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About Gil Student

Rabbi Gil Student is the Publisher and Editor-in-Chief of TorahMusings.com, a leading website on Orthodox Jewish scholarly subjects, and the Book Editor of the Orthodox Union’s Jewish Action magazine. He writes a popular column on issues of Jewish law and thought featured in newspapers and magazines, including The Jewish Link, The Jewish Echo and The Vues. In the past, he has served as the President of the small Jewish publisher Yashar Books and as the Managing Editor of OU Press. Rabbi Student serves on the Executive Committee of the Rabbinical Council of America and as Director of the Halacha Commission of the Rabbinical Alliance of America. He also serves on the Editorial Boards of Jewish Action magazine, the Journal of Halacha and Contemporary Society and the Achieve Journal of Behavioral Health, Religion & Community, as well as the Board of OU Press. He has published five English books, the most recent titled Search Engine volume 2: Finding Meaning in Jewish Texts -- Jewish Leadership, and served as the American editor for Morasha Kehillat Yaakov: Essays in Honour of Chief Rabbi Lord Jonathan Sacks.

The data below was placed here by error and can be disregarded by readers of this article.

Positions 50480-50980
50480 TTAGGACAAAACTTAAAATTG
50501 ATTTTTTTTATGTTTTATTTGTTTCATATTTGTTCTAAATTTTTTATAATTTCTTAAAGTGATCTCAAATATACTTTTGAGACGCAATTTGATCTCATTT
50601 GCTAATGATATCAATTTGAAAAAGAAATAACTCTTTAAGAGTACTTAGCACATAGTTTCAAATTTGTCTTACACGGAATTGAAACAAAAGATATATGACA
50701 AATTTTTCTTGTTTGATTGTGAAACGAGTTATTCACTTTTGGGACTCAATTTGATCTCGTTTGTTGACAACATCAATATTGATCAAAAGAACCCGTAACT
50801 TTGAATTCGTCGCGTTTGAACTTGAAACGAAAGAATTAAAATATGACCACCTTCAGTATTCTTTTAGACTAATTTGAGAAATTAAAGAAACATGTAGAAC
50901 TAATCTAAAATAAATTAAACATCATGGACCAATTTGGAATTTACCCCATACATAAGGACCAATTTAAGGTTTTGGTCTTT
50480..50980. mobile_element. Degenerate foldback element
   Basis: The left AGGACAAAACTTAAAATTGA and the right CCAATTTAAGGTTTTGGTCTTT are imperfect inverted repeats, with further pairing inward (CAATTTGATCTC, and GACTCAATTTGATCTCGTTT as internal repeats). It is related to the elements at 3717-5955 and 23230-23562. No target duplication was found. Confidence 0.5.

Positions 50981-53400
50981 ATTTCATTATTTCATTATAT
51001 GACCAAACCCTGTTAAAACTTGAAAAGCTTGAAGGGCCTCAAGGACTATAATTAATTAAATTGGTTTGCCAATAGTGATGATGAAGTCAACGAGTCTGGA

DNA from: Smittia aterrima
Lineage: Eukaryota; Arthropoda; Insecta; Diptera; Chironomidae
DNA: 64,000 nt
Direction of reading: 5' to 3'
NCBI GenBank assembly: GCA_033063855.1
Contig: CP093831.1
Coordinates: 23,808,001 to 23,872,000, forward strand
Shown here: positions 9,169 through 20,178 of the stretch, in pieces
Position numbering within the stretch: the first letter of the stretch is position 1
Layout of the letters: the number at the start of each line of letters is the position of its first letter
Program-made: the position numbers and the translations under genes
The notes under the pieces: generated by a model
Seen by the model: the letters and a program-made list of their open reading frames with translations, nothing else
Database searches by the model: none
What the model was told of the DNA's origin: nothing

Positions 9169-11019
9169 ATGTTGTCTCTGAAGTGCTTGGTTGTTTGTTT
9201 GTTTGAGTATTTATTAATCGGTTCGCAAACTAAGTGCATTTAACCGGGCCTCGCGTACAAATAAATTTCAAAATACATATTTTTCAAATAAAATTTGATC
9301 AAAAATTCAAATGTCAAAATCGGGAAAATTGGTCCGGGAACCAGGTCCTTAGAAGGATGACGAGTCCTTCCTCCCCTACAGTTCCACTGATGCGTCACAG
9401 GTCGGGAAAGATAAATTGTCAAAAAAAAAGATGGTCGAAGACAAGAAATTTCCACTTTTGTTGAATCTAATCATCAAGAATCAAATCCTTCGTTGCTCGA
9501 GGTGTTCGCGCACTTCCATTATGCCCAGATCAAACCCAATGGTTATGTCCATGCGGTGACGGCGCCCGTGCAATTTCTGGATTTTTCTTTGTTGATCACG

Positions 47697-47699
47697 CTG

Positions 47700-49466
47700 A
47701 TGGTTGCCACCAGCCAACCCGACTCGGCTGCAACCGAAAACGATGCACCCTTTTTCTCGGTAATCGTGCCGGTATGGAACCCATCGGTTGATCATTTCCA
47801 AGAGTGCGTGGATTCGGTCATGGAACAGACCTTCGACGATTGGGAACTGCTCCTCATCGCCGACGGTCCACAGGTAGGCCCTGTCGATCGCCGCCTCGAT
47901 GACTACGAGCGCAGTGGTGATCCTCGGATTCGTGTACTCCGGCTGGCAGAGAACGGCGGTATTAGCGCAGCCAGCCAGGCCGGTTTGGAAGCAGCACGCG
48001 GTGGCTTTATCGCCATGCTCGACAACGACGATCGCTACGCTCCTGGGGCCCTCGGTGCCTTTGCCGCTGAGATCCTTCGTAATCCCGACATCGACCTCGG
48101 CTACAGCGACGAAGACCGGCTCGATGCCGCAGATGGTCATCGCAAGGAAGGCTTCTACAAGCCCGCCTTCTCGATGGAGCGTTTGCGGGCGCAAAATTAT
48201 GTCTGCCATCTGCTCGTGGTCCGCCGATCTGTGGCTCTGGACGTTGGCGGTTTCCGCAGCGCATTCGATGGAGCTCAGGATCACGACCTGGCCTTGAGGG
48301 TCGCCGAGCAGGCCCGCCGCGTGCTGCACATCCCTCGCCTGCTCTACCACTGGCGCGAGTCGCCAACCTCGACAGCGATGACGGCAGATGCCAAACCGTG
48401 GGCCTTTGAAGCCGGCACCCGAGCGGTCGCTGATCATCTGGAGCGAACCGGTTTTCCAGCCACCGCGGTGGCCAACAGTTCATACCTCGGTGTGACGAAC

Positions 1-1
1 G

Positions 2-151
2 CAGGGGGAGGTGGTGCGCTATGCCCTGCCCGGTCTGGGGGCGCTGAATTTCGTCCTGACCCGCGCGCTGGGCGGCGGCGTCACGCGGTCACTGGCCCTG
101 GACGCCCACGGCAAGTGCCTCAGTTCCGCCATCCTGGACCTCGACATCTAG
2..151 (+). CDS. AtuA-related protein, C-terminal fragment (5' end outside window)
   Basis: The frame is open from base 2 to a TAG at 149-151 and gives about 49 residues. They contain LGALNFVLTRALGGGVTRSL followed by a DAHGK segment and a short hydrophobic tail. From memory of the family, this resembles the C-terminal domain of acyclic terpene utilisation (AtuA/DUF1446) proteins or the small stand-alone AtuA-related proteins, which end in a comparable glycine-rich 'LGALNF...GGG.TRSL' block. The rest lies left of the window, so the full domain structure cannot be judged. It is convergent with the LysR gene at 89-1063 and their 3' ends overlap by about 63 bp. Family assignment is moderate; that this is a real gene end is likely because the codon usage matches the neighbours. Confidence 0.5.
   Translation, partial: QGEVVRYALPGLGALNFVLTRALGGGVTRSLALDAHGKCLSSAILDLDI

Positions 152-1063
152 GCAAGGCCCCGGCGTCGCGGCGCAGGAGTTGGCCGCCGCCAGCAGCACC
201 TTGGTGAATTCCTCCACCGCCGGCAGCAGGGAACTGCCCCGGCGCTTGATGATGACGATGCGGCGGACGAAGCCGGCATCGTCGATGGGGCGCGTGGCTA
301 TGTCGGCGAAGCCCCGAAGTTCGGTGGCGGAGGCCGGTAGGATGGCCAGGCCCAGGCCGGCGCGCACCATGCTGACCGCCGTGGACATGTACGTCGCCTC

One comment

  1. Rabbi Avraham Bronstein, in “What a biblical tale of rape can teach us about Baltimore riots”, fundamentally misunderstands the Dinah story.
    He sees it as a choice between Peace and Justice, similar in some ways to events in Baltimore, with the implication that “peace” meant acceptance of Shechem’s dowry offer and his marriage to Dinah.
    But al pi pshat neither Jacob nor any of his sons were prepared to accept such a marriage. The split was between the sons who wanted to rescue Dinah without bloodshed (other than from circumcision) and the sons who insisted that all the people be punished.
    Rabbi Bronstein has thoroughly distorted the Dinah story in order to find contemporary “relevance”.

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